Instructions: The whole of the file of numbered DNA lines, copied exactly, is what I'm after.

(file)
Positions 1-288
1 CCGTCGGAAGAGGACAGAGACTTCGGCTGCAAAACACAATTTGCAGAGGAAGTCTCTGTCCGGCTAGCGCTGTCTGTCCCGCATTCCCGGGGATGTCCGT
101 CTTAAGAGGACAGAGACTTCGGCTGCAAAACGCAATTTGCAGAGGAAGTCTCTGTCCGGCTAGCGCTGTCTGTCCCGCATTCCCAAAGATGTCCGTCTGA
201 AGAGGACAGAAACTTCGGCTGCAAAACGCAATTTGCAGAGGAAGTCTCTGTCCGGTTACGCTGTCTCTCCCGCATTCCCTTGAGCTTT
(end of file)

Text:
Positions 1-288
1 CCGTCGGAAGAGGACAGAGACTTCGGCTGCAAAACACAATTTGCAGAGGAAGTCTCTGTCCGGCTAGCGCTGTCTGTCCCGCATTCCCGGGGATGTCCGT
101 CTTAAGAGGACAGAGACTTCGGCTGCAAAACGCAATTTGCAGAGGAAGTCTCTGTCCGGCTAGCGCTGTCTGTCCCGCATTCCCAAAGATGTCCGTCTGA
201 AGAGGACAGAAACTTCGGCTGCAAAACGCAATTTGCAGAGGAAGTCTCTGTCCGGTTACGCTGTCTCTCCCGCATTCCCTTGAGCTTT